by Berry Friesen
This post marks my last as a contributor to PeaceSigns. Although I reach this juncture due to illness rather than choice, it is fitting to use this final opportunity to reflect on changes—if any—in Mennonite peacemaking during the six years I’ve been published here. Has anything changed?
My first essay for the January, 2012 issue of PeaceSigns recounted the story of Joseph, the Hebrew slave who became administrator of Pharaoh’s empire (you can view it here). Though holding great power, Joseph was never convinced that “his family’s story and Egypt’s story were one.” And I wrote, “If we desire to be part of God’s faithful witnesses, we will need to embrace Joseph’s insight” as we live here in the USA, the heart of the reigning empire.
So how are we doing on this? Have we been convinced that our story as Anabaptist followers of Jesus and America’s story are not one?
Mennonite peacemaking has always included three emphases: (a) the peacemaking of YHWH in reaching out to us through Christ Jesus; (b) reconciliation with neighbors through the love and forgiveness we’ve experienced in Jesus; and (c) resistance to propaganda, militarism and war, those great destroyers.
Since the late ‘90s, other more topical concerns have become Mennonite peacemaking priorities: (d) family and intra-church violence; (e) hostile and exclusive practices directed toward racial and ethnic minorities; (f) hostile and exclusive practices directed toward sexual minorities; (g) integrating Mennonite relational, negotiating and reconciliation practices into conflictual contexts (e.g., military occupation and other stabilization efforts, refugee resettlement, etc.).
All of these emphases belong; each is important.
Yet as the Mennonite peacemaking agenda has broadened, important questions of strategy have come undone. How does a peacemaker carry out her/his calling? What is the core strategy and how is that strategy distinguished from the approach of billions of others who also desire peace? Who are our core collaborators? What are “the best practices” for this work?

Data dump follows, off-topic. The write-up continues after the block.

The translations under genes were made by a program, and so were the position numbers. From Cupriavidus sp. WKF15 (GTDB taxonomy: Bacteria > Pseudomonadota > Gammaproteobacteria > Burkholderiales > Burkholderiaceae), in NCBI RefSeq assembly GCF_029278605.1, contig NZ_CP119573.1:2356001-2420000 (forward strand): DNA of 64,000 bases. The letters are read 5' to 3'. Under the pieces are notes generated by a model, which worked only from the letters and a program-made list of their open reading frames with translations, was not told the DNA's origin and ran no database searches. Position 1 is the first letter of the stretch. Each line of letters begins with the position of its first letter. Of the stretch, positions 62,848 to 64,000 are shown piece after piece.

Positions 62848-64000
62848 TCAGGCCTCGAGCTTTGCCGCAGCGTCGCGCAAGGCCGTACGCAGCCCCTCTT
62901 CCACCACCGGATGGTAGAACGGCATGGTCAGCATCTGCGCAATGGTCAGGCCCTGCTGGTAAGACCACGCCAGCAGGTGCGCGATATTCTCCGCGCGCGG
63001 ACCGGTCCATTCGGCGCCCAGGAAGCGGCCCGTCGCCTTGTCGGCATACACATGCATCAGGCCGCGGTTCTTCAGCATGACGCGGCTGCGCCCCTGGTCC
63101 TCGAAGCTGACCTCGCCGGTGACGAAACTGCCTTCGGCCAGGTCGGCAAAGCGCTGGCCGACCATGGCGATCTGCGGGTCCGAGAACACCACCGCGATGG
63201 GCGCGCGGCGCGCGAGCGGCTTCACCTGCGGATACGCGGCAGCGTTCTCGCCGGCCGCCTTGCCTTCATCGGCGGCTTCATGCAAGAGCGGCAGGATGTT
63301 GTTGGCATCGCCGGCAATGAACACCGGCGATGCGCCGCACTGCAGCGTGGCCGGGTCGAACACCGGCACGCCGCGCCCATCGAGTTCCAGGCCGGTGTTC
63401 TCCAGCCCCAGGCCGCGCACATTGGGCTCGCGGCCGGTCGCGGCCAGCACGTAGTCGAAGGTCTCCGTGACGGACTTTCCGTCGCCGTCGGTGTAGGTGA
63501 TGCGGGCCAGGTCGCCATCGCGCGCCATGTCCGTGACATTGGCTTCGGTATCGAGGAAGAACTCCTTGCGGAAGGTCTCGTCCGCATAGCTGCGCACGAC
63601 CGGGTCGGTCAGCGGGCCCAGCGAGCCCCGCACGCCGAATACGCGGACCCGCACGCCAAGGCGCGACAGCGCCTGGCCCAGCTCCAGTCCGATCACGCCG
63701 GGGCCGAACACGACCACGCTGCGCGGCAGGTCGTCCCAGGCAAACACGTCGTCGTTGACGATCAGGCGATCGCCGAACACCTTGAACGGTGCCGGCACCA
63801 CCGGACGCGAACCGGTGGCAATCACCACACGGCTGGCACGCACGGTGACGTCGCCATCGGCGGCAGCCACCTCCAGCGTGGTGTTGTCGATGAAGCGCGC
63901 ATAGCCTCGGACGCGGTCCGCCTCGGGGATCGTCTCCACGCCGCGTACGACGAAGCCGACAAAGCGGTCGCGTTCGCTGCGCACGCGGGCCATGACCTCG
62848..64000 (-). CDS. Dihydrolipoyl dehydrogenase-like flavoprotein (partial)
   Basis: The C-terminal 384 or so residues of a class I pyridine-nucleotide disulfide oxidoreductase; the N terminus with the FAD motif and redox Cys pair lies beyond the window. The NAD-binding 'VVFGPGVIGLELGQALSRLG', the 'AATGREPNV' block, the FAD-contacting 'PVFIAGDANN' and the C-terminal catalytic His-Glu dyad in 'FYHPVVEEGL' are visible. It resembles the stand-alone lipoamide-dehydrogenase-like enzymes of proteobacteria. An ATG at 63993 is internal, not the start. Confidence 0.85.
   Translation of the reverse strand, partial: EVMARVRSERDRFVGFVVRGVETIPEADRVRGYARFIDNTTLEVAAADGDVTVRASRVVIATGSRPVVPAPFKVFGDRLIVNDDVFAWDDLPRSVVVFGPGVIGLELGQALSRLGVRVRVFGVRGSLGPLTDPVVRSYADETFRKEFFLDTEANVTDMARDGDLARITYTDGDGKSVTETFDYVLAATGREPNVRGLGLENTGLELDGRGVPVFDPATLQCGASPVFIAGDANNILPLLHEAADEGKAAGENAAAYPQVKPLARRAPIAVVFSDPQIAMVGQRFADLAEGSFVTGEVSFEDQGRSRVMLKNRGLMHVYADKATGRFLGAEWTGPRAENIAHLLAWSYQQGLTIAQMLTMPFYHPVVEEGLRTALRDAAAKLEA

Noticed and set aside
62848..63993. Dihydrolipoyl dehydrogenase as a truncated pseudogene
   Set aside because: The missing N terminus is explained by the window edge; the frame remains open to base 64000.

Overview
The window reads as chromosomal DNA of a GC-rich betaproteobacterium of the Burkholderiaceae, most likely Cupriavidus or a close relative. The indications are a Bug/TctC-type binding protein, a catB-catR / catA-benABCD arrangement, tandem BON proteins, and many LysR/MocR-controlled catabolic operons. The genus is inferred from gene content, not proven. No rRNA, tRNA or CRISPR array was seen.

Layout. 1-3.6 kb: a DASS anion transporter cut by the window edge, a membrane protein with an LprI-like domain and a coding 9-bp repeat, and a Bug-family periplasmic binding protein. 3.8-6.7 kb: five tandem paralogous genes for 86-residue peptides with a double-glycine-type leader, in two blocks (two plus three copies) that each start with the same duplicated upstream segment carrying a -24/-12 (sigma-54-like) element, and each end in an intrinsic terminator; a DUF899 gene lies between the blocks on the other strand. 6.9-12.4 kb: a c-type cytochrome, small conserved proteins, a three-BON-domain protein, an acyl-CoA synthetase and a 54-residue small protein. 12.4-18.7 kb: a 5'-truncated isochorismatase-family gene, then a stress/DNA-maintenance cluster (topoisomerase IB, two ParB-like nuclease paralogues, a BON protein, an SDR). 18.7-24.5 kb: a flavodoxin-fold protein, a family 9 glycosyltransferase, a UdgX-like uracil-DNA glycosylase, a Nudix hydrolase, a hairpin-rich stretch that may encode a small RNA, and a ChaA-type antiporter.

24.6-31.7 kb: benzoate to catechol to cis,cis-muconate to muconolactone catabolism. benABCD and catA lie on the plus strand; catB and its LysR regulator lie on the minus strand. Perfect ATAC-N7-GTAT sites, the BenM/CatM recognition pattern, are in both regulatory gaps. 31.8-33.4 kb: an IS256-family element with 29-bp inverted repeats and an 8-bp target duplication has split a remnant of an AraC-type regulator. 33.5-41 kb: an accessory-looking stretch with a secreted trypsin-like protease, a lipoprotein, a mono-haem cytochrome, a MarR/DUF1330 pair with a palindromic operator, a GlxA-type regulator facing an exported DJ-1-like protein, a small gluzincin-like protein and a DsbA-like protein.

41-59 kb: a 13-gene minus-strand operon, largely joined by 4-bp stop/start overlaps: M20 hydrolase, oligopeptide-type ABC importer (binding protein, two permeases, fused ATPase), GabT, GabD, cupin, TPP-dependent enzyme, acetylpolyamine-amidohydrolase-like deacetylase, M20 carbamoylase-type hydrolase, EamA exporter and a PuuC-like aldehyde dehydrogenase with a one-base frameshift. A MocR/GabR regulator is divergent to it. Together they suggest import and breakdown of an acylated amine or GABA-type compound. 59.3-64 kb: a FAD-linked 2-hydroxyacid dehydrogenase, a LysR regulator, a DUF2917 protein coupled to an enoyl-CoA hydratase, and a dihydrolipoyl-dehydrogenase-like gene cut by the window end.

This unravelling of a common strategy has included self-examination of how well we inside the Mennonite church are performing in regard to this key agenda, especially the newer items on the list. Thus, we have learned of our own failures—some of them very uncomfortable—related to our protection of sexual violators, our disinterest in reconciling our conflicting view of human sexuality, and our inability to imagine a biblically-based paradigm for “the healing of the nations,” (e.g., racial and ethnic group differences). Some of us have been left demoralized by this self-critique, especially as it has been enthusiastically amplified by church media.
Meanwhile, the violence visited on the world by the US-led empire has intensified. The rape of Libya by the Western powers occurred in late 2011 and that country’s disintegration has continued apace ever since. In 2012, the Western powers dramatically escalated their invasion of Syria, a war that eventually produced around a half-million dead. The US-backed coup in Ukraine followed in February, 2013; it launched a civil war between those who welcomed the coup and those who opposed it. In 2015, the Saudi-led, US supported invasion of Yemen began. These aggressions and provocations produced millions of refugees, most displaced internally, but many fleeing north to Europe.